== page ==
Railway crossing booms often damaged
Jana Breytenbach, Die Burger
Cape Town - The booms at the railway crossing in Blackheath, where an accident claimed the lives of ten children last week, have been hit by vehicles 27 times this year.
Metrorail, the Passenger Rail Association (Prasa), the Railway Safety Regulator and the police are once again looking at ways to make railway crossings safer.
Carvel Webb, managing director of the Railway Safety Regulator, revealed that this body has spent the past 14 months planning the optimal solution to prevent loss of life at railway crossings.
This is intended to prevent loss of life such as in the accident last Wednesday, when a train crashed into a minibus taxi.
Bridges 'too expensive'
"Crossings should be closed or bridges should be built," Webb suggested.
Robin Carlisle, Western Cape minister of transport and public works, said the suggestion that all railway crossings be replaced with bridges is impractical.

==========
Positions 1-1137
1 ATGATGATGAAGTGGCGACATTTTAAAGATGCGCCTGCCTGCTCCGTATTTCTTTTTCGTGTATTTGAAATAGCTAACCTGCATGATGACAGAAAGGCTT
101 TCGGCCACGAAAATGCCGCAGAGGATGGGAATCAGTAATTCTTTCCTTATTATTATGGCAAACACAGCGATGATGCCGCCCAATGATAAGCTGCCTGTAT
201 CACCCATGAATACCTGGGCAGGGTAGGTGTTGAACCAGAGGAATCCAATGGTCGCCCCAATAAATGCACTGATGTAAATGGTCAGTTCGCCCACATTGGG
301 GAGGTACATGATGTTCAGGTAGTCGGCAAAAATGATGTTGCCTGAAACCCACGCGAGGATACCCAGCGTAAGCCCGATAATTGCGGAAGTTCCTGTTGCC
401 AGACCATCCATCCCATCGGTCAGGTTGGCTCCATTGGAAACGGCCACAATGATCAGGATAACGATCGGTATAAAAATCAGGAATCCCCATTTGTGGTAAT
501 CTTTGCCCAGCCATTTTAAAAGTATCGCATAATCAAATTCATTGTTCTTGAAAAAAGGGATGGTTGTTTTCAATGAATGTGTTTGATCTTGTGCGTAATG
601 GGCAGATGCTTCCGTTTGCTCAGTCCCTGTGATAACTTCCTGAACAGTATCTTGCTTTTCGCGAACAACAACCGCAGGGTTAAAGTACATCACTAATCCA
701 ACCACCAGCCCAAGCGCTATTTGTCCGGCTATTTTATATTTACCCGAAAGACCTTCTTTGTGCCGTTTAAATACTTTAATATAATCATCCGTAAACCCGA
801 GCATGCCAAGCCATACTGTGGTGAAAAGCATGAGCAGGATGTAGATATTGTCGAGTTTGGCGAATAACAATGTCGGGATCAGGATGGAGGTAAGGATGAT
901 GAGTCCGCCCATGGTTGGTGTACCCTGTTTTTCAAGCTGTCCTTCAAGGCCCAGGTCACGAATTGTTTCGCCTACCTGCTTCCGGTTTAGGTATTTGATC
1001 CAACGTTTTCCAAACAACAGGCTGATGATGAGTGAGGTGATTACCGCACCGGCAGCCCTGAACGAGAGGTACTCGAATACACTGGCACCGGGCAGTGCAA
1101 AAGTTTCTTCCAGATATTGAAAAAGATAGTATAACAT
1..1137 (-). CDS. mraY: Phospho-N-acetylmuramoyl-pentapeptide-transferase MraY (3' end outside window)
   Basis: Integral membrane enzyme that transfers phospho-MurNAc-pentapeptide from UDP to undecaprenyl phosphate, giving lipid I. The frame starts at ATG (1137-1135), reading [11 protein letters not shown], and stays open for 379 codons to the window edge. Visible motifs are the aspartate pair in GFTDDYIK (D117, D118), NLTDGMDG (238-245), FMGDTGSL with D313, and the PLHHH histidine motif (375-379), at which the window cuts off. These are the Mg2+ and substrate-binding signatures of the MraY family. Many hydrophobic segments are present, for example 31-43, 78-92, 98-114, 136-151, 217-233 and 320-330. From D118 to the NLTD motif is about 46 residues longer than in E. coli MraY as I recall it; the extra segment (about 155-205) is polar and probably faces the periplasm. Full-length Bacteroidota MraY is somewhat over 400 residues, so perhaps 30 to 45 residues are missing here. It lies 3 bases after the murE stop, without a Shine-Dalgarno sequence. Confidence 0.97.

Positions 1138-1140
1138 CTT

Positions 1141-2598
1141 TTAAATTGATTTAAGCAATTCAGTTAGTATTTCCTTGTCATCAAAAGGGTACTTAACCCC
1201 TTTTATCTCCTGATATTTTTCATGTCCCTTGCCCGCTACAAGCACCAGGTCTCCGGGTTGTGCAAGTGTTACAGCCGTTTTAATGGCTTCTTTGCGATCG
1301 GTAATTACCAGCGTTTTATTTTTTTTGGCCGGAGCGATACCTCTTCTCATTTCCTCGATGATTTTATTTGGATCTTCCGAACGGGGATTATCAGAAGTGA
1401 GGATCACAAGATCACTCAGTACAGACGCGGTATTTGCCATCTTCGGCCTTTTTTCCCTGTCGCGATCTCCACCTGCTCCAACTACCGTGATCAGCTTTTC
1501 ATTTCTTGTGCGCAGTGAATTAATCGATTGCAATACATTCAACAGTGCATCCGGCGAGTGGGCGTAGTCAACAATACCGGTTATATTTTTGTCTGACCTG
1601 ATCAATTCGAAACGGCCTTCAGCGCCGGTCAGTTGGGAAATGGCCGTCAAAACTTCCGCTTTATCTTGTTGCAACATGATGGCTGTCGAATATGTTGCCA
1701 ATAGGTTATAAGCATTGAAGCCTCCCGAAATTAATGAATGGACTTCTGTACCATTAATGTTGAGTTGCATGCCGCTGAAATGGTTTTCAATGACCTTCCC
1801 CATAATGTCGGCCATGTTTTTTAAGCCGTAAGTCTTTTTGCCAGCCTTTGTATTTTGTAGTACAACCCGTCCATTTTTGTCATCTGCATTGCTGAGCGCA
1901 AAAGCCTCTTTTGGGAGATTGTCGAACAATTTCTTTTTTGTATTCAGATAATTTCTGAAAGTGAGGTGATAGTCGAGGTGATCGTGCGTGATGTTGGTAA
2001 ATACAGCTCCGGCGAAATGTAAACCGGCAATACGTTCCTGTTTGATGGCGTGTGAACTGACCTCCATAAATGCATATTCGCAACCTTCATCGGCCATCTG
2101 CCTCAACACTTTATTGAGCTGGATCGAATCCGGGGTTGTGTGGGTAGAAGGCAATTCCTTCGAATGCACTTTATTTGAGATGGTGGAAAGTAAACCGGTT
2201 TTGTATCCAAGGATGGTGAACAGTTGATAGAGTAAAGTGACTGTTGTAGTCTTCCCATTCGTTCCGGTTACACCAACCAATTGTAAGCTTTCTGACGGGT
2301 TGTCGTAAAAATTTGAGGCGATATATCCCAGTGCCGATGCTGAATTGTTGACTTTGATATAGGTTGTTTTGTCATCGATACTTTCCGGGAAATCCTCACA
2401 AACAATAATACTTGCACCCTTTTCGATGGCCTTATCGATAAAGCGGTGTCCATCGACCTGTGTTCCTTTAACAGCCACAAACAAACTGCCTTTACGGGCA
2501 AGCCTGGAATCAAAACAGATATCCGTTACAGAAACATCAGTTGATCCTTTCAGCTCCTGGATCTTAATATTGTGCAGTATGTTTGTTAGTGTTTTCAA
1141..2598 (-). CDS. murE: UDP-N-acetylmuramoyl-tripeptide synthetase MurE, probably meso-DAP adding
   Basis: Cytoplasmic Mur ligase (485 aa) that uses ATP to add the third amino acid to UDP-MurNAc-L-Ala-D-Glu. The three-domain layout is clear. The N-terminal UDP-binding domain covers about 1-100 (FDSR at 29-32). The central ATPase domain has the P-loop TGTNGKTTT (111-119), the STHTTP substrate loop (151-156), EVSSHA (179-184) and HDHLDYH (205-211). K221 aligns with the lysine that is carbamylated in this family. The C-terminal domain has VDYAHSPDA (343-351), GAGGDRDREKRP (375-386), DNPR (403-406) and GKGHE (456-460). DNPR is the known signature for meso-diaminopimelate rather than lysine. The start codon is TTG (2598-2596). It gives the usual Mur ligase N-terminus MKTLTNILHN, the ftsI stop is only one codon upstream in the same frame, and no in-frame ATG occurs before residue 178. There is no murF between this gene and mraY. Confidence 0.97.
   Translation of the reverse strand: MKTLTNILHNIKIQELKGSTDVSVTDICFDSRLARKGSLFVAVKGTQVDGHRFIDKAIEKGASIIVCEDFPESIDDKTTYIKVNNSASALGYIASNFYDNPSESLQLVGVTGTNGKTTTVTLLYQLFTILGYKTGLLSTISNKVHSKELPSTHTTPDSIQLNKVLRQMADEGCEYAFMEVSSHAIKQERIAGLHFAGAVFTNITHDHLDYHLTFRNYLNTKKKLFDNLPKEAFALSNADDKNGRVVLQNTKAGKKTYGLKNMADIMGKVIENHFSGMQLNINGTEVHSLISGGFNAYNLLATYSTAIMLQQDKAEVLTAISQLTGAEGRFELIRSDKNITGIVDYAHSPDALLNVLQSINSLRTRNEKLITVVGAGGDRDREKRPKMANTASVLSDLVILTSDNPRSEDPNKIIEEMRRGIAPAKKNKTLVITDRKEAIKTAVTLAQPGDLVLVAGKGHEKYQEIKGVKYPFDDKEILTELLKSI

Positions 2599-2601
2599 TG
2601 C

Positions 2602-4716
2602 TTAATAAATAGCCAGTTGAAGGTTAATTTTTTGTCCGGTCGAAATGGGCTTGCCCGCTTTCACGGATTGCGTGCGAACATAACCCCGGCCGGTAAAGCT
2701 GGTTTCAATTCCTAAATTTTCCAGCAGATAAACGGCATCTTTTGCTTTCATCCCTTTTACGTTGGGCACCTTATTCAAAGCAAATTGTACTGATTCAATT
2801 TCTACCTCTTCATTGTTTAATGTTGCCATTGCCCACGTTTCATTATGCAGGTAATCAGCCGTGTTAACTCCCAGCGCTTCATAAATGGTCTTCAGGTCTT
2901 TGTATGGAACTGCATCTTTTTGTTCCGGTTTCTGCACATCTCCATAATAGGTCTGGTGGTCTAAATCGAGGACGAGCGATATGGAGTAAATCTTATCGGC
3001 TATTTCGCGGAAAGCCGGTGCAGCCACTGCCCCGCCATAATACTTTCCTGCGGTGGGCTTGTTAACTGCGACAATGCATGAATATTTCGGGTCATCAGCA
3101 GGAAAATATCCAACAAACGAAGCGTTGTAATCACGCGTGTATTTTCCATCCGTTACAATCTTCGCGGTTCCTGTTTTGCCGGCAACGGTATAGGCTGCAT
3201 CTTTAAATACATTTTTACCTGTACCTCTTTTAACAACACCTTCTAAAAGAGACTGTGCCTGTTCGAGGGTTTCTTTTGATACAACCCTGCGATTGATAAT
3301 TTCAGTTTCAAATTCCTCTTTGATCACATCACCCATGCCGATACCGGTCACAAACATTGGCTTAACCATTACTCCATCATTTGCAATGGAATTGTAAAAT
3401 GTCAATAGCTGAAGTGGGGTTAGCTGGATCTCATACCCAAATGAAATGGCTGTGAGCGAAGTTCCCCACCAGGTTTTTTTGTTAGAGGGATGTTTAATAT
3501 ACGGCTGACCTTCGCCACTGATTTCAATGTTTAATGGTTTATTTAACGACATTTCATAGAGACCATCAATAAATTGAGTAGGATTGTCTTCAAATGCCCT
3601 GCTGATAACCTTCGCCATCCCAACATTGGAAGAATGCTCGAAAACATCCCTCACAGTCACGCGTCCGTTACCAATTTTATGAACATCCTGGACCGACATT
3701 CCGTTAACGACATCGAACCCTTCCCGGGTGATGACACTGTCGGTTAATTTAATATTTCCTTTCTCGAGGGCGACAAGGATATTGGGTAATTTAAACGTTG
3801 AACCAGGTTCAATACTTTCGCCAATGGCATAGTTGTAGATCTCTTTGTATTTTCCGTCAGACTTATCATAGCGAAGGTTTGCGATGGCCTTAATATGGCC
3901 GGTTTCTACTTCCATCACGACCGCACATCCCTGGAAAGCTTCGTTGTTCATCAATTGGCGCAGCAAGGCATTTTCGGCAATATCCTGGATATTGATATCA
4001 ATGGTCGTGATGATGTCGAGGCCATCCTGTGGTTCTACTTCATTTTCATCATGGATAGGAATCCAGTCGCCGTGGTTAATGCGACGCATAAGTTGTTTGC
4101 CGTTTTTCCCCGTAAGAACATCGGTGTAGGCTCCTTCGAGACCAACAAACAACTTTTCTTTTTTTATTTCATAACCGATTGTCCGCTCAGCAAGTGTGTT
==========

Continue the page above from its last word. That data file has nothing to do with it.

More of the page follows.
According to Carlisle, it will cost between R30m and R40m to build one bridge at a crossing, so it is not financially possible to replace the country's 1 100 railway crossings with bridges.
Carlisle had hard words for drivers: "We will continue to catch irresponsible drivers with strict law enforcement," he said, adding that he can't make all the roads "idiot-proof".
"Drivers must take responsibility when they get behind the wheel."
Metrorail spokesperson Riana Scott said it is car drivers and not train drivers who should be more careful.
"Trains already ride with their headlights on, decrease speed when they approach a crossing and use their sirens. Obeying the road rules is up to the driver."